How to make two planar objects parallel

I am interested in taking the angle between two triangles $T1$ and $T2$, as determined by the angle between their normal vectors. I have followed the general proceedure as follows:

1. Assuming a vector definition of a plane ($\boldsymbol{r}$): $\boldsymbol(r) = \boldsymbol{r}_{0}+s\vec{v}+t\vec{w}$

2. I determine the plane defining vectors $\vec{v} , \vec{w}$ as $\boldsymbol{v}=T1_{1}-T1_{2}$ and $\vec{w} = T1_{1} - T1_{3}$.

3. Repeating the above calculation for $T2$, I now calculate the cross product of each triangles plane defining vectors with itself to obtain the normal vector for the two planes containing each triangle.

4. Calculating the angle is between the normals, and thus the planes, is done as follows. $\theta = \frac{\vec{n}_{1}\cdot\vec{n}_{2}}{|{\vec{n}_{1}}||\vec{n}_{2}|}$

This is where my trouble begins. I want to rotate $T1$ such that it is parallel to $T2$. I believe that I need to identify the rotation matrix and apply it to each point in $T1$. After doing some research, I find that that the rotation matrix can be defined as follows.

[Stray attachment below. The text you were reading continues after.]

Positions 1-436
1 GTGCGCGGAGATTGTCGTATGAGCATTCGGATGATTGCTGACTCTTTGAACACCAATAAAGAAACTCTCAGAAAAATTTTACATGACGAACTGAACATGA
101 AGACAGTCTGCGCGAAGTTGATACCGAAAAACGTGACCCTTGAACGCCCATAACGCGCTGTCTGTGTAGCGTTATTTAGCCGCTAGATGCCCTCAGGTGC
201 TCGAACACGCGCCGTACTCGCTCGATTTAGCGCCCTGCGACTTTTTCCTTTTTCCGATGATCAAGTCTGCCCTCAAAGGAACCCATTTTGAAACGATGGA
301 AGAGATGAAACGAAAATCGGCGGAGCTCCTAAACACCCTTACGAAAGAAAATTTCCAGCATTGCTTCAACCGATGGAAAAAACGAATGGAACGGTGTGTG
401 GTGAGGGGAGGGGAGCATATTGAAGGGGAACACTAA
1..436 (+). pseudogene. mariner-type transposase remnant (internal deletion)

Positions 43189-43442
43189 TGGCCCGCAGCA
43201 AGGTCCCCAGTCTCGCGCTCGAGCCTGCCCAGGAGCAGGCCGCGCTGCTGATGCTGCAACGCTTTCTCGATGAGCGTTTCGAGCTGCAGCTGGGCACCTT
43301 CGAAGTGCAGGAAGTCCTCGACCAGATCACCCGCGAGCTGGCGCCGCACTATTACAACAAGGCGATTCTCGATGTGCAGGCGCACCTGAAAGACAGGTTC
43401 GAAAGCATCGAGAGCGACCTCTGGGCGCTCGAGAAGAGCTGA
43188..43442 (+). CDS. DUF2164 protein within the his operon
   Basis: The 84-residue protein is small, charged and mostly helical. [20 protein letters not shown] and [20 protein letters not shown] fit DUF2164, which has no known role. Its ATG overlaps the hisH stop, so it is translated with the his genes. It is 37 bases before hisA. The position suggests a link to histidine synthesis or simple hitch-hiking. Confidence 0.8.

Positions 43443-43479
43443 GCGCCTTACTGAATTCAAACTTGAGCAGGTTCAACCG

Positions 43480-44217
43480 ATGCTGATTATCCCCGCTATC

$\boldsymbol{R} = I\cos{\theta} + \sin{\theta}[\vec{u}]_{\mathrm{x}} + (1-\cos{\theta})\vec{u}\bigotimes\vec{u}$

Where $I$ is the identity matrix, $\theta$ is the angle of rotation about the axis in the direction of $\vec{u}$. This form of the equation is stated quite nicely on Wikipedia.

My trouble is in determing the axis of rotation. I thought that one would want to rotate about the vector defined by the cross product of the two normals, but this was unsucessful.

Furthermore, assume that I have obtained the correct rotation axis and rotation angle, how do I know whether I should rotate clockwise or counter clockwise?

• After further work on the problem, I believe I have come up with a solution, see my answer posted below. – PhiloEpisteme Feb 24 '14 at 18:20

Question 2: One can determine whether to do a "counterclockwise" $\boldsymbol{R}\vec{v}$ or a "clockwise" $\vec{v}\boldsymbol{R}$ rotation about $\vec{n_1} \times \vec{n_2}$ of $\vec{n_2}$ by comparing the length of the difference between the two normals. If $|\vec{n_1}-\vec{n_2}| \gt \sqrt{|\vec{n_1}|^2+|\vec{n_2}|^2}$, then use $\boldsymbol{R}\vec{v}$, otherwise use $\vec{v}\boldsymbol{R}$. This is because the above equation is true is the distance between the endpoints of the two vectors is less than or equal to what the distance would be if the two vectors formed a right angle, which is only the case if the angle of rotation $\leq \frac{\pi}{2}$.
AMBIGUITY: The above description consideres the axis of rotation to be the result of $\vec{n_1}\times\vec{n_2}$ and the the vector to rotate to be $\vec{n_1}$.